Reminiscences of Ramana Maharshi – N. Datar

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Reminiscences of Ramana Maharshi – N. DatarBack


B. N. Datar, a famous philosopher, was based in Hubli, Karnataka. He has written books for the Bhartiya Vidya Bhavan.

During my 16 or 17 annual visits to the Ashram, I was generally a silent, though an observing member of the group of devotees that used to assemble to seek blessings from Bhagavan. I was, in particular, very keen on observing the attitude of various disciples towards Bhagavan and his response to them in his inimitable way.

Once a spiritual seeker from the West, highly perturbed over the then darkening clouds ofthe international situation (sometime before World War II) came to the hall in a challenging and quarrelsome mood. He almost took Bhagavan to task “for wasting his time and energies in a secluded corner of the earth, and not taking active steps to turn the world’s attention from the ways of the devil to those of the divine.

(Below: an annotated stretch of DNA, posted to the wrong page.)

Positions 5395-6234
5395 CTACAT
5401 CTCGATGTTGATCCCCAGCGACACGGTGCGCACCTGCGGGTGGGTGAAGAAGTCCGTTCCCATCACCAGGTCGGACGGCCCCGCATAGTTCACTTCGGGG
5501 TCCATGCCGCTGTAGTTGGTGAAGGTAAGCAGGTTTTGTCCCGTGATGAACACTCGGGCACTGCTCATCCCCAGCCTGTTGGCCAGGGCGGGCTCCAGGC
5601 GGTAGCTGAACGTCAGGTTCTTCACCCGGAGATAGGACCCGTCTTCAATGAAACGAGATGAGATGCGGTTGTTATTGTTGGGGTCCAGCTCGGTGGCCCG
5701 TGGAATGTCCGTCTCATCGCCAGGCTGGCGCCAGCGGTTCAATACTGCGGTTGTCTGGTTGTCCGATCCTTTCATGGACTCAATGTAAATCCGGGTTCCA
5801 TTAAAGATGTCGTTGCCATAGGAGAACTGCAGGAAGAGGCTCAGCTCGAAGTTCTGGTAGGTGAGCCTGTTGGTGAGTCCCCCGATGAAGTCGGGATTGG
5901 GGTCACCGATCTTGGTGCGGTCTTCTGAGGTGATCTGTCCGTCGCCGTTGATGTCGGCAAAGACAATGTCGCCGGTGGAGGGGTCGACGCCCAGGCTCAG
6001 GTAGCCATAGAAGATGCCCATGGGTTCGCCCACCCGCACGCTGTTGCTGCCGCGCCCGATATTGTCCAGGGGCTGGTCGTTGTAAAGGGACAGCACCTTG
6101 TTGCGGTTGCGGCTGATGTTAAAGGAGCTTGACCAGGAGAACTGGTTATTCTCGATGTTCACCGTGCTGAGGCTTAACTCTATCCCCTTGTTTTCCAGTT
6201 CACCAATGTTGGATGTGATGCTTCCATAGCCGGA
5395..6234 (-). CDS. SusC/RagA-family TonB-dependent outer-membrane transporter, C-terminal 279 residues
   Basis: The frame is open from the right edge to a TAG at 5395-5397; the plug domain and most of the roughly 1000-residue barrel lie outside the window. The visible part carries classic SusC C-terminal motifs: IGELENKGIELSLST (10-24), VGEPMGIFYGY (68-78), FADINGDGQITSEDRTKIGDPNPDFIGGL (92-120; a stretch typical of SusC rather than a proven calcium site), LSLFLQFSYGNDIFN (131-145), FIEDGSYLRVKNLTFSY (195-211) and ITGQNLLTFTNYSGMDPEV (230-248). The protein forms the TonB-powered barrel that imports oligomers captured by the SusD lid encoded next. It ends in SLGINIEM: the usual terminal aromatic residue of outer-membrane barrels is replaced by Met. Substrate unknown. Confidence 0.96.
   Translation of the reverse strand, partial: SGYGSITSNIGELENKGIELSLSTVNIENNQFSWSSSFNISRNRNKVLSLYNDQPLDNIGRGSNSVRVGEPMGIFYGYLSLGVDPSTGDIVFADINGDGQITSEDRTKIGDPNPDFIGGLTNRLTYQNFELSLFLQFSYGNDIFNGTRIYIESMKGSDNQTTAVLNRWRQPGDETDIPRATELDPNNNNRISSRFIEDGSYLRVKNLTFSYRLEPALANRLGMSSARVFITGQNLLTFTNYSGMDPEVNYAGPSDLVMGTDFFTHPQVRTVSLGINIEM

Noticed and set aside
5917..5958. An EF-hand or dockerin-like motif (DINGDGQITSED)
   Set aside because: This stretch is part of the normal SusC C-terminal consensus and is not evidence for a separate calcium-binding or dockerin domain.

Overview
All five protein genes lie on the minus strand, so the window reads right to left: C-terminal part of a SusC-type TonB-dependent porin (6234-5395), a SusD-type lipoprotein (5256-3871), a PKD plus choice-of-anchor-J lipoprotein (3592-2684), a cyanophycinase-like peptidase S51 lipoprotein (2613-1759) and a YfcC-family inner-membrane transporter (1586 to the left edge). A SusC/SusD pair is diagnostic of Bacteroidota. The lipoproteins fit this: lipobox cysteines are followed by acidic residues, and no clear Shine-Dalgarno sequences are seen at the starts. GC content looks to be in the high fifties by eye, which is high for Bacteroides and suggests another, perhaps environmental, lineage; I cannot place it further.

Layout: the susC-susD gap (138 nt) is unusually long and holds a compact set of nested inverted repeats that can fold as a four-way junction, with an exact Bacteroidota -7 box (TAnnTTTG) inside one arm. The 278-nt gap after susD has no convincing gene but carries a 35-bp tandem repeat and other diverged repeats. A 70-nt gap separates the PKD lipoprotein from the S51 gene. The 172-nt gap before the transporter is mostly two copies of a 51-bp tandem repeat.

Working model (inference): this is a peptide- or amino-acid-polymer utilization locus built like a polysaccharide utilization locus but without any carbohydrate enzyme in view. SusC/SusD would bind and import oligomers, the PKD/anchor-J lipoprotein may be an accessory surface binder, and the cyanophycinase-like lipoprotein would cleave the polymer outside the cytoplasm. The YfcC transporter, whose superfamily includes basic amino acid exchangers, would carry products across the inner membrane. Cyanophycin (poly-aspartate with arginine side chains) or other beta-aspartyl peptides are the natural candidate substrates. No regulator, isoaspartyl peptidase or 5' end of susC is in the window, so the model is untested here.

His rebellious mood struck us dumb in the hall. He demanded an immediate answer from Bhagavan, who quietly told him that he would have it, and remained quiet without saying anything further. We were all sitting anxiously in the tense atmosphere when, after half an hour, quite suddenly, the questioner broke the silence by exclaiming that he had got the answer. Bhagavan asked him to write it. He did so, and when it was read out it breathed a sense of complete submission to Bhagavan. He confessed in the writing that Bhagavan was serving the best interests of mankind in his own unobtrusive and silent ways, and that what was required from a seeker was not a mood of challenge but one of submission to the higher forces, which were working in their own inscrutable ways through great sages like the Saint of Arunachala. The questioner, from that time onwards, became one of the gentlest of Bhagavan’s devotees.

A few days before Bhagavan left this world, All India Radio at Dharwar had requested me to broadcast a short talk on the great personages that had influenced my life. I chose to speak on Bhagavan; my speech to be broadcast on a date to be fixed later. As destiny would have it, it was fixed for April 14, 1950, between 7.30 and 7.45 p.m. I went to Dharwar and gave the talk, and thus had the good fortune of broadcasting to the world my tributes just one hour before Bhagavan departed from this world. I treat this as the highest blessing from Bhagavan, and the greatest treasure of my life.

Even though Bhagavan is not with us in human form, I have never felt his absence because he is living in my house and before my eyes wherever I go. I experience that he is guiding every action of mine at every moment of my life.

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